The Master of the World HTML version

Chapter 6. The First Letter
After leaving Mr. Ward I returned to my home in Long Street. There I had plenty of time
to consider this strange case uninterrupted by either wife or children. My household
consisted solely of an ancient servant, who having been formerly in the service of my
mother, had now continued for fifteen years in mine.
Two months before I had obtained a leave of absence. It had still two weeks to run,
unless indeed some unforeseen circumstance interrupted it, some mission which could
not be delayed. This leave, as I have shown, had already been interrupted for four days by
my exploration of the Great Eyrie.
And now was it not my duty to abandon my vacation, and endeavor to throw light upon
the remarkable events of which the road to Milwaukee and the shore of New England had
been in turn the scene? I would have given much to solve the twin mysteries, but how
was it possible to follow the track of this automobile or this boat?
Seated in my easy chair after breakfast, with my pipe lighted, I opened my newspaper. To
what should I turn? Politics interested me but little, with its eternal strife between the
Republicans and the Democrats. Neither did I care for the news of society, nor for the
sporting page. You will not be surprised, then, that my first idea was to see if there was
any news from North Carolina about the Great Eyrie. There was little hope of this,
however, for Mr. Smith had promised to telegraph me at once if anything occurred. I felt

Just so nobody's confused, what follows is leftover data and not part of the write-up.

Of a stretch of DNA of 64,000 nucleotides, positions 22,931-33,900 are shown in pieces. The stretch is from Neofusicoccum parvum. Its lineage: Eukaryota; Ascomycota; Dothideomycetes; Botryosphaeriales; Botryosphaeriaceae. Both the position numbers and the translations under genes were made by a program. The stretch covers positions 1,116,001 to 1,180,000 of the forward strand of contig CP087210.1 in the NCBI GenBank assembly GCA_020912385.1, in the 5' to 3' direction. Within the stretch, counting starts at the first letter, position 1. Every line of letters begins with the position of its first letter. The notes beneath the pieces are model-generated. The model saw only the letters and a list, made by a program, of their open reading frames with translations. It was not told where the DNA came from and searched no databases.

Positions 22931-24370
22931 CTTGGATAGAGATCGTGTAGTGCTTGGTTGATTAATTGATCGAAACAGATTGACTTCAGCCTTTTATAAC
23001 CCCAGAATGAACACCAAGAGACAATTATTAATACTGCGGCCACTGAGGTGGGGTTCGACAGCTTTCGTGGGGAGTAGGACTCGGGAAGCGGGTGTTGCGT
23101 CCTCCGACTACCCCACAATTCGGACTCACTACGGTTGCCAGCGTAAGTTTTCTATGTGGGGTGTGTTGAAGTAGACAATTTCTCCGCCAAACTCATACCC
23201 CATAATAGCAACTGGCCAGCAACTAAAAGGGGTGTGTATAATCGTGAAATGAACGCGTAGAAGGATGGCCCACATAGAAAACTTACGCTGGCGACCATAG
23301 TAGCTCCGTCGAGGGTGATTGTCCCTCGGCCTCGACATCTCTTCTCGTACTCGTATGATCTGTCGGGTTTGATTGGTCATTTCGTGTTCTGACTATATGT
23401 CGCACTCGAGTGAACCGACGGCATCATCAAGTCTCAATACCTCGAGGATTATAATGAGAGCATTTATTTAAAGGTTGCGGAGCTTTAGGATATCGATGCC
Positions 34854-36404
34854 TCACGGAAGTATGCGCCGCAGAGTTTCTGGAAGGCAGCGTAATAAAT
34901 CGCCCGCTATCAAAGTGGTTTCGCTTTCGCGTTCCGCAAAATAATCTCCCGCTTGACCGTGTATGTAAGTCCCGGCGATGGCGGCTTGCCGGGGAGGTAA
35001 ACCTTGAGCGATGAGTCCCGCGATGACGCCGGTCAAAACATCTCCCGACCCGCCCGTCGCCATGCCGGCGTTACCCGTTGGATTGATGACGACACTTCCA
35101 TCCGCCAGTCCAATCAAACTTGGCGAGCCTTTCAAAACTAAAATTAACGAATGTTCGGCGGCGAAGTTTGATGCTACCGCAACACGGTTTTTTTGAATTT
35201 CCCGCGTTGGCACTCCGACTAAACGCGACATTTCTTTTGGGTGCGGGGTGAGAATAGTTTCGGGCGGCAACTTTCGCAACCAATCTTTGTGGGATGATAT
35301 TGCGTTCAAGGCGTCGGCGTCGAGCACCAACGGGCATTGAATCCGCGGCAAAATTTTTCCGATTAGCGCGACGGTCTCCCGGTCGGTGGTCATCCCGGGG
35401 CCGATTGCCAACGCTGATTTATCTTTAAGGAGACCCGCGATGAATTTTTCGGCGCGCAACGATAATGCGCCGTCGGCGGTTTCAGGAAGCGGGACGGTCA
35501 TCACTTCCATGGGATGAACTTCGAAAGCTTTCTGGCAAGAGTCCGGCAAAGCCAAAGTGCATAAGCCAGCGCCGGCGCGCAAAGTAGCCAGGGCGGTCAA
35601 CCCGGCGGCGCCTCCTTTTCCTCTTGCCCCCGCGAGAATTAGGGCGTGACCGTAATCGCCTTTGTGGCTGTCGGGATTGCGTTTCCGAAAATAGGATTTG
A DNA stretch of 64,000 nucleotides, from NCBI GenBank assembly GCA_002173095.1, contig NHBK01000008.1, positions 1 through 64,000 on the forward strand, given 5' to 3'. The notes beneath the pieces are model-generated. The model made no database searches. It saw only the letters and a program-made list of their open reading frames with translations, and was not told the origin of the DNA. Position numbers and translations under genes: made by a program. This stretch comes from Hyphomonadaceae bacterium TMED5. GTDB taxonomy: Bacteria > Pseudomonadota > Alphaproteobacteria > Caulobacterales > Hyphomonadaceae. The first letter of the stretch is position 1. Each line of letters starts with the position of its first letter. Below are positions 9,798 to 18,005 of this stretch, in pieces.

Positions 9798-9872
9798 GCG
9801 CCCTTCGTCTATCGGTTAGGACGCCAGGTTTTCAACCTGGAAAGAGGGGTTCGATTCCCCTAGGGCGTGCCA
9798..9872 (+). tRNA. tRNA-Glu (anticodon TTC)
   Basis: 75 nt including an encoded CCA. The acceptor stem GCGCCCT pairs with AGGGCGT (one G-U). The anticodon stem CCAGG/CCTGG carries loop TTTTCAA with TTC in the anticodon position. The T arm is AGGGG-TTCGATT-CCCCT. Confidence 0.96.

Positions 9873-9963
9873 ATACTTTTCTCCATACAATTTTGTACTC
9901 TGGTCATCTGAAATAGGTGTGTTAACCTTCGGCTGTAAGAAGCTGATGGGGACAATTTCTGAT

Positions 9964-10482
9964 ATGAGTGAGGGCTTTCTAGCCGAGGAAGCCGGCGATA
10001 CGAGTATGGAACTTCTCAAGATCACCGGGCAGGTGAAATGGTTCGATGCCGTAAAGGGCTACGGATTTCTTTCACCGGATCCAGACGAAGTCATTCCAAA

quite sure that the mayor of Morganton was as eager for information and as watchful as
could have been myself. The paper told me nothing new. It dropped idly from my hand;
and I remained deep in thought.
What most frequently recurred to me was the suggestion of Mr. Ward that perhaps the
automobile and the boat which had attracted our attention were in reality one and the
same. Very probably, at least, the two machines had been built by the same hand. And
beyond doubt, these were similar engines, which generated this remarkable speed, more
than doubling the previous records of earth and sea.
"The same inventor!" repeated I.
Evidently this hypothesis had strong grounds. The fact that the two machines had not yet
appeared at the same time added weight to the idea. I murmured to myself, "After the
mystery of Great Eyrie, comes that of Milwaukee and Boston. Will this new problem be
as difficult to solve as was the other?"
I noted idly that this new affair had a general resemblance to the other, since both
menaced the security of the general public. To be sure, only the inhabitants of the
Blueridge region had been in danger from an eruption or possible earthquake at Great
Eyrie. While now, on every road of the United States, or along every league of its coasts